Carving a new path

27 October 2021


Dr Indigo Willing is UQ Alumni, active skateboarder, co-founder of the We Skate QLD network and works to encourage diversity and gender equity in skateboarding through her ongoing research and activism around the sport. Today she talks to us about her love for skateboarding, competing in in UQ’s first ever UQ Slam skateboarding tournament and the importance of skateboarding for mental health, inclusivity, diversity and building a sense of community.

The decision to incorporate skateboarding into this year’s 3x3 UQ Slam competition was a no brainer. With its rising resurgence after its debut in the 2021 Olympics, skateboarding has once again become a rising trend. Everywhere you look there seems to be someone – young or old, with a skateboard in hand, riding with a sense of freedom and nostalgia of the 80’s and 90’s. As the sport becomes more high profile, the stigma around it also starts to fade with more diverse groups and women getting involved, for nothing other than love for the sport.

Skateboarding is a huge trend at the moment, appearing in the Olympics for the first time. It seems to be blowing up everywhere. What is your involvement in the skateboarding community?

(Indigo) I do research on skateboarding looking at things like designing more inclusive spaces, encouraging more genders to participate and intersectional issues that have led skaters to be activists and advocates. This includes things like being environmentalists to fighting racism.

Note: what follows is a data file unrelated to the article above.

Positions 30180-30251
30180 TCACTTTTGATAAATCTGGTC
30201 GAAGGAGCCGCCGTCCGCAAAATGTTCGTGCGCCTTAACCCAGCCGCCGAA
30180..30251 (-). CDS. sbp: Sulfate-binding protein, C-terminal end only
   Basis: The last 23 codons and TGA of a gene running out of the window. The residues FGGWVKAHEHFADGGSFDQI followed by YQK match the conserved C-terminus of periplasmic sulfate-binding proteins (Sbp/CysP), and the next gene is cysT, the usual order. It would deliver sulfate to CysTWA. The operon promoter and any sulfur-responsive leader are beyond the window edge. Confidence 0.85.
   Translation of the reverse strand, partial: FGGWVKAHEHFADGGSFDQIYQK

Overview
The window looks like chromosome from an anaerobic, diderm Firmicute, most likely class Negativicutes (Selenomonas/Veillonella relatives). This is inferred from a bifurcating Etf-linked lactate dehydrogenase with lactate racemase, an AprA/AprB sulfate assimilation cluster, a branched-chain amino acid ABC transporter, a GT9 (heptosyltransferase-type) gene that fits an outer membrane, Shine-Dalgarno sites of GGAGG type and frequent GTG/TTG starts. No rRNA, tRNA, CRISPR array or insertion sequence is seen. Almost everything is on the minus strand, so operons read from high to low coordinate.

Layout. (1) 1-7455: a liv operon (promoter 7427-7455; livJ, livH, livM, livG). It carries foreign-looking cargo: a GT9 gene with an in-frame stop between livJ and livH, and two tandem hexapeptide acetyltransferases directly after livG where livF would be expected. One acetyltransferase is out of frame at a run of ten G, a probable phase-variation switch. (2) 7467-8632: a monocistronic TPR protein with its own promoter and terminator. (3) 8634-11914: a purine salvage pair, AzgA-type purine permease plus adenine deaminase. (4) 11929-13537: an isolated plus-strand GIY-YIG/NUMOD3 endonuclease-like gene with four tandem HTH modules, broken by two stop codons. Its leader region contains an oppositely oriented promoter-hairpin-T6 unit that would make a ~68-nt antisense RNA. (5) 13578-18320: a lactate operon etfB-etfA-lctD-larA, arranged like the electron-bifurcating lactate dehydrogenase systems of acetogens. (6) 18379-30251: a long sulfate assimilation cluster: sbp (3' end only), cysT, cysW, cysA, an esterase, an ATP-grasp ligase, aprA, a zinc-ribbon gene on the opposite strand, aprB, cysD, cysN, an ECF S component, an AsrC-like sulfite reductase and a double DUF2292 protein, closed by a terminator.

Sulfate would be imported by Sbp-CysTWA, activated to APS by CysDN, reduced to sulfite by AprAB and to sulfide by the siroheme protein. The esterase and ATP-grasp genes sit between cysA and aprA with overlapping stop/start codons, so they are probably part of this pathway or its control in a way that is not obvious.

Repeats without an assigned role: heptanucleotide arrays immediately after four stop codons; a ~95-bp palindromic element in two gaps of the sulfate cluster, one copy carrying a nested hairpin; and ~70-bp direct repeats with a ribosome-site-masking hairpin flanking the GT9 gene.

I also co-founded a skate network called We Skate QLD (with Evie Ryder, Tora Waldren, Millie Miljevic and others) for women, non-binary skaters and allies to have skate meet ups and events as it’s traditionally a very macho culture, but everyone can skate. It’s more fun with more diversity.

The Consent is Rad campaign is also something I’m involved with as a project leader and co-founder. It focuses on promoting a more respectful culture of consent in skating and sexual violence prevention. It’s not that skating has more issues, but that in any sport or subculture, there’s important conversations to have to keep things safe, fun and free of intimidation etc.

You came third in the Alumni competition. Tell us more about this and the day! Did you have fun? What was the atmosphere like?

(Indigo) Haha! Oh wow. The vibe was as skateboarding should be, lots of fun and good energy. Skating is as competitive and an elite sport as any Olympic discipline but it is more than that. As we saw in the Olympic Games this year in the women’s division, it’s also about community and ensuring everyone is having the best time they can. You can be doing really hard tricks or having your first roll, both are pathways to fun and allow for creative expression as well as physical health, skill and progression.

There was only three people in my division and I got third lol! But hey, it was a week before my 50th birthday and I was happy to get a few little tricks in my run. It’s also good to just have a go. I’ve competed in a few events and for me, it’s always just for fun. And to get women’s numbers up. If we’re not registered as competing, the data shows low participation. There’s heaps of us! If people like me go in a comp, more join as I make it less intimidating.  I’m more a street skater than transition one on ramps and bowls but I was stoked to just be having fun with friends and win a prize for having a go. You gotta be in it to win it haha. I will put the prize money back into our skate community stuff.